Norman, OK – Police have determined that a woman who accused a University of Oklahoma (OU) football player of rape apparently did so because he didn’t reply to her messages, according to The Blaze.
Oklahoma running back Rodney Anderson will not face charges on the accusations made earlier in November.
Cleveland County District Attorney Greg Mashburn and his first assistant, Susan Caswell, announced the decision at a press conference on Thursday, Dec. 14, after police determined that the victim lied because the football player refused to answer her text messages, according to The Oklahoman.
Their decision was based on the difference between what the victim told friends and what she told police, and text messages she sent to Anderson where she said she had fun and hoped to see him again.
“It’s important to know the whole facts. Definitely, charges are not warranted under the circumstances,” Mashburn said.
The prosecutors stopped short of saying the victim lied to police, but did confirm that the first time she made the rape allegation was when she was talking to a former boyfriend about getting back together.
“She may well believe that this incident went further than what she wanted it to go. But, one, she never communicated that to Mr. Anderson. … No. 2, there’s certainly evidence … that she was happy with what had gone on, according to what she was telling friends the week after,” Mashburn said.
The allegation was revealed in the victim’s petition for a protective order, which stated she had been raped by Anderson, and feared for her safety, according to USA Today.
Anderson is the leading rusher for the Oklahoma this season, and is scheduled to play against the Georgia Bulldogs in the upcoming Rose Bowl on Jan. 1.
“He’s still fully on the team,” according to OU coach Lincoln Riley, who said he had let Anderson know “we’re there for you.”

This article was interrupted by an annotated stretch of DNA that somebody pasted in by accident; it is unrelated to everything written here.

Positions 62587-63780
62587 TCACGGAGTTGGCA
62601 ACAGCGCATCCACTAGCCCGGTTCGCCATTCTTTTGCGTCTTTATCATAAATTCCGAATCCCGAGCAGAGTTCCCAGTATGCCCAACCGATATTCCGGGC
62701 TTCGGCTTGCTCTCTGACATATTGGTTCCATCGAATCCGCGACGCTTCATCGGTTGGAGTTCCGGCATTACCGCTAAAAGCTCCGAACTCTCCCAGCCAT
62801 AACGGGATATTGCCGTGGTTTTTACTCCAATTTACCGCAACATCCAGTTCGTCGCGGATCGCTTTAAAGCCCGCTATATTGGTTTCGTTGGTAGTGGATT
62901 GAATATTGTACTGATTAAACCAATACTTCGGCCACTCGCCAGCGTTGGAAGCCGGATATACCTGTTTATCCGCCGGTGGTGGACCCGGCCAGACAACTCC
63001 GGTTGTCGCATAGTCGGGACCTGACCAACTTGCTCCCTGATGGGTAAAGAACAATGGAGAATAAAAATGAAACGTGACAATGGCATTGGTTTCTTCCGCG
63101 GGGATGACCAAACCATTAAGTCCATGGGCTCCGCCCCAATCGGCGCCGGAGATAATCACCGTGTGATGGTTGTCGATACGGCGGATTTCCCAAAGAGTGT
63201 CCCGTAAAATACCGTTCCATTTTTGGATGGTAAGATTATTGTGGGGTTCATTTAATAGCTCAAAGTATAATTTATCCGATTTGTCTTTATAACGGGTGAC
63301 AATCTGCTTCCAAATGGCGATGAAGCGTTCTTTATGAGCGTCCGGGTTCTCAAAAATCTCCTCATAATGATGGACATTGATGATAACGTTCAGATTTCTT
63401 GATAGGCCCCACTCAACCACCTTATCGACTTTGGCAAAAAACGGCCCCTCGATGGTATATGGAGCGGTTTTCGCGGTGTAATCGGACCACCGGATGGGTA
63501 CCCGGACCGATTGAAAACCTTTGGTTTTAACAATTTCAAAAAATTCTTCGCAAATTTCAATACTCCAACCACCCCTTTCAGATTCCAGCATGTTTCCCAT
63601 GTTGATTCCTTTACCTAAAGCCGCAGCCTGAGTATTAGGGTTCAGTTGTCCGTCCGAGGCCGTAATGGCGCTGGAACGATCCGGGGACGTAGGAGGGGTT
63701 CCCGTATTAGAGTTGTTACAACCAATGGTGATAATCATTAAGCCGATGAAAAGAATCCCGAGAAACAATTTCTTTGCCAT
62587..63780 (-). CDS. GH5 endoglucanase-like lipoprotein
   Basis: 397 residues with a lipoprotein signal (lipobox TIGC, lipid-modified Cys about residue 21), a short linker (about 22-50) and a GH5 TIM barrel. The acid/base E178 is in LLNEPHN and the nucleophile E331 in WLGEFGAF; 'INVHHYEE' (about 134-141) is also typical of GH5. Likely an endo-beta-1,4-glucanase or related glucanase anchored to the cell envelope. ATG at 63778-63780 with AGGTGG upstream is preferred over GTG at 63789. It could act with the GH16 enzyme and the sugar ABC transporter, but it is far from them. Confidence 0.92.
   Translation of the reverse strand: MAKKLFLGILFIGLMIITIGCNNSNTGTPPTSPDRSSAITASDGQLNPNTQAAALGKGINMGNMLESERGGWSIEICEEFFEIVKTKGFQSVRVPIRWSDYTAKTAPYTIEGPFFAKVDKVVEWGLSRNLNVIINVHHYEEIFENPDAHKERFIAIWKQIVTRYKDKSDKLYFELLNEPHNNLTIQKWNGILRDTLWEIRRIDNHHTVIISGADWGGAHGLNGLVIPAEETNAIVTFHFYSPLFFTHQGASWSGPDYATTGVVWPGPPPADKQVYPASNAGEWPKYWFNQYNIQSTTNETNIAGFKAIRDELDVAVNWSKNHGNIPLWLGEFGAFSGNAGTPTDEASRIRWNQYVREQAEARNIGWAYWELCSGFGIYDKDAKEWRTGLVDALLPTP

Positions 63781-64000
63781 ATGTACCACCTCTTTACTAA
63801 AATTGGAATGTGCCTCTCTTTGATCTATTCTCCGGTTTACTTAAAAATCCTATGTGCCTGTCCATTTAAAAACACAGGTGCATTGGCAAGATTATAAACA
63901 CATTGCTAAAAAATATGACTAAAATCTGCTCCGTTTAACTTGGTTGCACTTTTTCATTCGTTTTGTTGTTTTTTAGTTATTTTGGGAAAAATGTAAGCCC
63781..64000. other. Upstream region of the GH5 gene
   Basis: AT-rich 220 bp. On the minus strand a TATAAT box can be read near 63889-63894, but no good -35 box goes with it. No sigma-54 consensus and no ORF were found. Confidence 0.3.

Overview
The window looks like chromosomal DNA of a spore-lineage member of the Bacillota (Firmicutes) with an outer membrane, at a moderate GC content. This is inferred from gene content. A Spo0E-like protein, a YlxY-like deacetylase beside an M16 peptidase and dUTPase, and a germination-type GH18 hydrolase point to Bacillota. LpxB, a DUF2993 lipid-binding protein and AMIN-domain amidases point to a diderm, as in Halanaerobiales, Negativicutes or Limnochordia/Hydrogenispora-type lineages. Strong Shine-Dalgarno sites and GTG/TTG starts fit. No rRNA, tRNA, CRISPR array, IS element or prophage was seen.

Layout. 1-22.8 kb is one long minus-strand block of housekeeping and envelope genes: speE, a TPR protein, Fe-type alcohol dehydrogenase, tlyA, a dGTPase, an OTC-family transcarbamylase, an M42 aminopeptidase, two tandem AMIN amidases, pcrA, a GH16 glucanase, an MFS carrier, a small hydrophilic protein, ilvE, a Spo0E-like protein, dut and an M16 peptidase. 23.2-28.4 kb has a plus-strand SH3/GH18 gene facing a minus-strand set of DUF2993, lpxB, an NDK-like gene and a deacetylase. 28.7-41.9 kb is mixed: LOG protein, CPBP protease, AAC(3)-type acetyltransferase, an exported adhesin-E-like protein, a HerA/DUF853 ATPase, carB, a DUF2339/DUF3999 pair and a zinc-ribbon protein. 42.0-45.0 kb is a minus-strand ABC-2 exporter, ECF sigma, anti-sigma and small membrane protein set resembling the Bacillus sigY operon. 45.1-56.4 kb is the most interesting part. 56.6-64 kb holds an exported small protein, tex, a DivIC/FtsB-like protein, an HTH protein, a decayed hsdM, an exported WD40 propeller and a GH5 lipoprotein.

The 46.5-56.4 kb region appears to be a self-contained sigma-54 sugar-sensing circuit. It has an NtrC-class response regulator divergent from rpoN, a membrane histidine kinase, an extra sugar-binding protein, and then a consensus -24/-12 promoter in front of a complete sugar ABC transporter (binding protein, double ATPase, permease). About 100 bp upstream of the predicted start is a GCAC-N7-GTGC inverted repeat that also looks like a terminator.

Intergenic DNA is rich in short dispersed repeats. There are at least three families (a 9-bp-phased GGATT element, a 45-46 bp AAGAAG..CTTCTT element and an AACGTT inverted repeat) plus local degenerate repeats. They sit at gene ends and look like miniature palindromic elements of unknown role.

Police said that the victim, a former OU student, reported on Dec. 4 that Anderson had raped her at her apartment.
The victim, who is 23, claimed the rape occurred on Nov. 16 after they met at a bar and he took her home.
She told police that she had been drinking shots that night, and was intoxicated. The victim said that all she could remember was that she and Anderson had kissed, and that she had vomited.
It wasn’t until two weeks later that the victim claimed that she remembered that Anderson had raped her with his fingers and bit her, according to The Oklahoman.
Prosecutors said at the press conference that a long-time friend of the victim had talked to police about a conversation she had with the victim the next day about her sexual activity with Anderson.
“She described the sexual activity in the living room and the bedroom and stated she hoped they would get together again. She … stated that she wished she had actually had sex with Mr. Anderson but she thought he was just being a nice guy,” Caswell said.
The friend called police after talking with her parents first.
“Police were able to view some of the … messages that were on the friend’s phone and confirm that the friend had accurately portrayed the content,” Caswell said.
Two other friends of the victim talked to police and told them that the victim said she had a good time with Anderson and was hoping for a relationship.
They also said that the victim had bragged about being in a relationship with the popular football player, and had indicated that she had sexual intercourse with him.
Anderson denied the allegations and said that he didn’t force himself on the woman.
He consented to take a three-hour polygraph test given by a retired FBI polygraph examiner, and passed.
Anderson’s attorney, Derek Chance, said that the victim only went to the police after Anderson had rejected several social invitations from her, according to USA Today.
“Mr. Anderson and his family are very much looking forward to a final resolution so that they can put this matter behind them and Mr. Anderson can focus on his obligations as a student-athlete,” Chance said.
He said the prosecutors’ decision shows the Sooners’ standout is innocent of the allegations.